Life on the Island: Connally Unit Guards Use Unsanitary Showers as Respite Areas – by Jason Renard Walker

7 August 2022

Administrative staff and ranking guards at the Connally Unit are allowing guards to use a dark unsanitary shower as a respite area for medium custody prisoners housing in 8 Building’s J-Pod, commonly known as “the island”.

On July 6 2022, during 1st shift, a Hispanic-looking male guard approached me and my cellmate. We were told the respite area is a trip to a dark, foul-smelling, cockroach-infested, pubic hair-laden shower.

We were told we’d be locked inside the small enclosure for 15 minutes, then placed inside of our cell, one at a time.

A request to, instead, sit in front of the day room fan was denied.The officer explained that sitting in front of the day room fan isn’t respite. That I do agree on.

Yet when I replied that the shower wasn’t either, he refused to comment, and refused to tell me his name. He had no name tag.

Since my arrival at Connally Unit, I haven’t seen any efforts by the 8 Building supervisors to have the showers cleaned. Nor have I seen any efforts by privileged special needs inmates (PSNI), who are allowed to do whatever they wish, to clean them.

Contrary to what I was told on July 6, sitting in the day room was the prison’s way of providing respite, but mainly to the PSNI. Most prisoners asking for respite never get it, and I’ve seen a pattern of guards letting out the same three or four cells, then denying the other prisoners on the section.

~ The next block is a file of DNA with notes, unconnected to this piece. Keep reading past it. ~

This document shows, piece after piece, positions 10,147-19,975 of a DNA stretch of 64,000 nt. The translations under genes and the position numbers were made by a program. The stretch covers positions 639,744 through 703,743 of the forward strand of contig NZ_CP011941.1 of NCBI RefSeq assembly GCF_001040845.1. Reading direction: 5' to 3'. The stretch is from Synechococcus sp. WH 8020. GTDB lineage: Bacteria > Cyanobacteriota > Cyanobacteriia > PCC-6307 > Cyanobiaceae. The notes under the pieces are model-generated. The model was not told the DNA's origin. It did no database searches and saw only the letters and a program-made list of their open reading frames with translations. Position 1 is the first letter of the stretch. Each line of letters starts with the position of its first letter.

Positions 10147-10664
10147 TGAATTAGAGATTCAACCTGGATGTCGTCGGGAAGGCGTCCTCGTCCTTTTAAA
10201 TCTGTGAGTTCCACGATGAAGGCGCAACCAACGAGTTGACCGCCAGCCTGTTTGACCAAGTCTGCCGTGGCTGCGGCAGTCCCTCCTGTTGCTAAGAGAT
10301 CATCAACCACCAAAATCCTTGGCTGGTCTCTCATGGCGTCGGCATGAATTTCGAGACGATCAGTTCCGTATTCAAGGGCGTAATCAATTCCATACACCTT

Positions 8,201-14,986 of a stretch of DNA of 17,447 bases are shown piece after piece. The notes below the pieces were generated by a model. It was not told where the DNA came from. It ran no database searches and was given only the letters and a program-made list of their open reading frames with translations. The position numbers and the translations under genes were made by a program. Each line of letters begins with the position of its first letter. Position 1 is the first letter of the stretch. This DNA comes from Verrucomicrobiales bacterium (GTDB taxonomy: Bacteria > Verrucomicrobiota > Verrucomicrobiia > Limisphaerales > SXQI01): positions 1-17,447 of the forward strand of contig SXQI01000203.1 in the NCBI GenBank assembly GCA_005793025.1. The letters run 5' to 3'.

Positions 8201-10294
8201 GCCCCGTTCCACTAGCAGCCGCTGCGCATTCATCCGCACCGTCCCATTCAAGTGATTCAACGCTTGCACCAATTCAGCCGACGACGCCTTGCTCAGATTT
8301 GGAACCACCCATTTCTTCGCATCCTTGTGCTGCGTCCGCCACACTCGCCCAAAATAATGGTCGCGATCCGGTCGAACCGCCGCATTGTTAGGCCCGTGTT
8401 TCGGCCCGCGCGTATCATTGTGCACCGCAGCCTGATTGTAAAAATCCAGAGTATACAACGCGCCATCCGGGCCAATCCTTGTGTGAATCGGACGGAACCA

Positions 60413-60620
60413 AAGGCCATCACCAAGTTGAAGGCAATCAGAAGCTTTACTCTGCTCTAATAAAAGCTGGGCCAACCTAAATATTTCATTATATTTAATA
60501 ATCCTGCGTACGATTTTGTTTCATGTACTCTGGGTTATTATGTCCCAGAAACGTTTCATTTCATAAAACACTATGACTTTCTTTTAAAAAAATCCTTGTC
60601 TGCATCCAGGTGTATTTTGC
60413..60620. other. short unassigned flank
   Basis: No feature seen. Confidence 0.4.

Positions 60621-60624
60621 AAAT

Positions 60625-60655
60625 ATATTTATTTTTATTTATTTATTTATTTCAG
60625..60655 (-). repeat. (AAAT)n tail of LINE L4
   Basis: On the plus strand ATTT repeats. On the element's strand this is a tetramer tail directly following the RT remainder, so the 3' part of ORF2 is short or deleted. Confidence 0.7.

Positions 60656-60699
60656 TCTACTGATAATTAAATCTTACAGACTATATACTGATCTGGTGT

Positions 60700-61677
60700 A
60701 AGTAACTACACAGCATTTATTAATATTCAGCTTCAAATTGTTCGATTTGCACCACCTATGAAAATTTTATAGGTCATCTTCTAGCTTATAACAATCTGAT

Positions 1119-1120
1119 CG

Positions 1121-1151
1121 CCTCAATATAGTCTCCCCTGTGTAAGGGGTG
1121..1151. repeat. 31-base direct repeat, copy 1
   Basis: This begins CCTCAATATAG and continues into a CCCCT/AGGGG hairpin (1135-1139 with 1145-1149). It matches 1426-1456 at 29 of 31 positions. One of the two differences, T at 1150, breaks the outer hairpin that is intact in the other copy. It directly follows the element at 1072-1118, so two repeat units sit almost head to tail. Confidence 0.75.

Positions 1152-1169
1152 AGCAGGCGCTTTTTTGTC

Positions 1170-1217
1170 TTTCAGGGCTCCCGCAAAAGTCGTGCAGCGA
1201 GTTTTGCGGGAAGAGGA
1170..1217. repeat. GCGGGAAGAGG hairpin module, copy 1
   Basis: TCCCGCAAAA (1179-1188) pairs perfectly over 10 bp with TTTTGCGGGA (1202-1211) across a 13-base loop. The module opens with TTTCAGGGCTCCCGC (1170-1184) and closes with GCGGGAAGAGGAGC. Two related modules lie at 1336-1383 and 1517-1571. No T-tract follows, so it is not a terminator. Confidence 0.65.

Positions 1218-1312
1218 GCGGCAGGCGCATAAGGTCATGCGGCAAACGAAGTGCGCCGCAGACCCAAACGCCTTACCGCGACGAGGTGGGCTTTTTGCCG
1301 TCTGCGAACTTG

The one time I was allowed respite, it was only for 15 minutes in the dayroom, and during a time when the sun had gone down.

Likewise, they strategically run our two hours of day room time at 6:30 am, so that by the time the outside temperature rises, we are stuck in our hot cell the rest of the day.

All meals, medication, special mail pick ups, library requests, laundry etc, is delivered to us in the cell. Unlike the other medium custody I.D. units throughout TDCJ that give medium custody prisoners the liberty to walk and get these things themselves.

Essentially, the Connally Unit is seen throughout TDCJ as a disciplinary unit. Which has nothing to do with prisoners being violent or misbehaving.

Its penchant for overpunishing, disciplinary quotas, assaultive staff cover ups and things like the denial of respite, facilitates the status quo.

On July 24th, 2015, Deputy Director Robert Erison authorized a TDCJ statewide memo to all TDCJ wardens and regional directors, ordering all wardens to make air-conditioned respite areas available. This included posting notices explaining where these areas are located, and allowing staff and prisoners to use them as needed.

The TDCJ statewide policy called “Respite Training and Education”, in part says:

“-Inmates are allowed to access respite 24/7;

-Inmates do not need to be sick, injured or feeling bad to access respite, rather they may do so to cool down whenever they wish;

-To access respite, inmates can make the request to any correctional officer;

-If there are problems, ask to talk to a ranking correctional officer.”

I highly recommend that no prisoner reading this attempt to ask to talk to a ranking officer. First off, most have a rule that if they are called to resolve any issue, the prisoner gets a disciplinary case. Normally for threatening to assault staff, refusing to obey an order, or causing a disturbance.